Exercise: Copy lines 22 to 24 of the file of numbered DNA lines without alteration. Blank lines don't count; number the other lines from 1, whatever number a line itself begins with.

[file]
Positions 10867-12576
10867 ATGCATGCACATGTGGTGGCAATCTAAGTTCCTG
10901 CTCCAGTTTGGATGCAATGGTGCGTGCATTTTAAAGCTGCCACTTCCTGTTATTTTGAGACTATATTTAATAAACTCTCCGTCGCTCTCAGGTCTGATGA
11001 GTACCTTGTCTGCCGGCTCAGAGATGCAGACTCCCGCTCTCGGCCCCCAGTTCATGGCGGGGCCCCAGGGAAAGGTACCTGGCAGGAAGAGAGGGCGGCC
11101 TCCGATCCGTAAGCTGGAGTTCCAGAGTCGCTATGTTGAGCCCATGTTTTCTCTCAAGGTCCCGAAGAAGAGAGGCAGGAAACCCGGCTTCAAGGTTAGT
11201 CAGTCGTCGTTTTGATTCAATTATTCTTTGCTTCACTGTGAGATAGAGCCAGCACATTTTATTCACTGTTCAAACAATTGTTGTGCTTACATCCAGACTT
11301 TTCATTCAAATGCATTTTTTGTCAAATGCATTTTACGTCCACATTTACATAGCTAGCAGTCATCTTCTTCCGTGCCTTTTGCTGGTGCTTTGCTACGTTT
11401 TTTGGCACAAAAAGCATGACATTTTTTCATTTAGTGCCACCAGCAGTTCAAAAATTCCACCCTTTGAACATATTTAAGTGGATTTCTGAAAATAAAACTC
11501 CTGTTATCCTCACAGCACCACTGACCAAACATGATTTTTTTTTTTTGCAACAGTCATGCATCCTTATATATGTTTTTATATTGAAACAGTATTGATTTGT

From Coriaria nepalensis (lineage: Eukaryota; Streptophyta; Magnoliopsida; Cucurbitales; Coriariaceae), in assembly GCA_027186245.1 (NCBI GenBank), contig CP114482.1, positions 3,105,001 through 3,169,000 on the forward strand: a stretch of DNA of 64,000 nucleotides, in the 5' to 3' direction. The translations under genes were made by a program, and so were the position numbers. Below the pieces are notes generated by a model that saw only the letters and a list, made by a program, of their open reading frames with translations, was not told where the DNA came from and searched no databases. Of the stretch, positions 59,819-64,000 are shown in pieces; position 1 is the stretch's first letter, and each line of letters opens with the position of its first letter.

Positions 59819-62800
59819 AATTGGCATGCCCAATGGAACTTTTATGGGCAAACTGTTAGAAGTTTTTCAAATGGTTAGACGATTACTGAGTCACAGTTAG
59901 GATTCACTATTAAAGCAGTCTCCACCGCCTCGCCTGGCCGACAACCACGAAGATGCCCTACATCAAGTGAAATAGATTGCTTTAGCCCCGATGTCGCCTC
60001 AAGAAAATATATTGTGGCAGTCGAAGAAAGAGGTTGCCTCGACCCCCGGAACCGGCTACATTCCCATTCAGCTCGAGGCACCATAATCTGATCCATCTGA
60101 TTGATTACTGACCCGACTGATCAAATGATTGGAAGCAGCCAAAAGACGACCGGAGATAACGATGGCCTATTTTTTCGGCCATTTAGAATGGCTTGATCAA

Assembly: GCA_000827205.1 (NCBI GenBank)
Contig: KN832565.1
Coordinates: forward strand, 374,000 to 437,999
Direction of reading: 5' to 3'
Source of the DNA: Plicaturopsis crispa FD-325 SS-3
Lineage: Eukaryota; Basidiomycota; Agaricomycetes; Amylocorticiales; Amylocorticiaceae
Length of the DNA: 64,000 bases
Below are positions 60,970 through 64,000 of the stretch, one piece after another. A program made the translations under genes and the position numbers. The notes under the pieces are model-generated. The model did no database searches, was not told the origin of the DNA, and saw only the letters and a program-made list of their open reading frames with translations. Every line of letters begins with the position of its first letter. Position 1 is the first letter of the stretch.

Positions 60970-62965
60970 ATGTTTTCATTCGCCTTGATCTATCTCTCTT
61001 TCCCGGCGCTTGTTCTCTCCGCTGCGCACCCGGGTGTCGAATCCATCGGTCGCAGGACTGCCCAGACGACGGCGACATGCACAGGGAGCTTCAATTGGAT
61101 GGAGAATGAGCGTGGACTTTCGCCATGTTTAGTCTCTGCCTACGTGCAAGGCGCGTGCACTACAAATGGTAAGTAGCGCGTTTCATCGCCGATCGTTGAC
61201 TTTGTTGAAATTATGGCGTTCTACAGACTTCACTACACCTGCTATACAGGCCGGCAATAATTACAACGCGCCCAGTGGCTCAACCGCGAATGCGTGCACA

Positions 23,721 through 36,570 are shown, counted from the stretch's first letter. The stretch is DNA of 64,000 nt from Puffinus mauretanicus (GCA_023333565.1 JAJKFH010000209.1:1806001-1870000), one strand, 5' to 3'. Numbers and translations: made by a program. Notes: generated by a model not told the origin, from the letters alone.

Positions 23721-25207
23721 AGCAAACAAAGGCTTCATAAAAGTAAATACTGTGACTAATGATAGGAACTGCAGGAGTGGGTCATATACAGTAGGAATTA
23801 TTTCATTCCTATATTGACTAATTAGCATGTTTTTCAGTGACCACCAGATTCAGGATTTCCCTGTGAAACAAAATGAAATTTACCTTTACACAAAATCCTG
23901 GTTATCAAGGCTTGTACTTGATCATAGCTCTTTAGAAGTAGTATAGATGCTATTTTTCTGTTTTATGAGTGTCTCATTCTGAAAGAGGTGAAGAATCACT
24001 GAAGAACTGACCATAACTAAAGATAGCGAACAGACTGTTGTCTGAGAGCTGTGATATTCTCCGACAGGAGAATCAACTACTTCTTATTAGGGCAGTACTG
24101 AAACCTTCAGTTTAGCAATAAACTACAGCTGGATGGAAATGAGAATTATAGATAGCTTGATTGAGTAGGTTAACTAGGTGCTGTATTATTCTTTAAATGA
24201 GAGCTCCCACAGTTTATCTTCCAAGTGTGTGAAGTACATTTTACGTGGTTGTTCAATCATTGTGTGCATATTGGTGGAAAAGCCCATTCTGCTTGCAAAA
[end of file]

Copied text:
Length of the DNA: 64,000 bases
Below are positions 60,970 through 64,000 of the stretch, one piece after another. A program made the translations under genes and the position numbers. The notes under the pieces are model-generated. The model did no database searches, was not told the origin of the DNA, and saw only the letters and a program-made list of their open reading frames with translations. Every line of letters begins with the position of its first letter. Position 1 is the first letter of the stretch.

Positions 60970-62965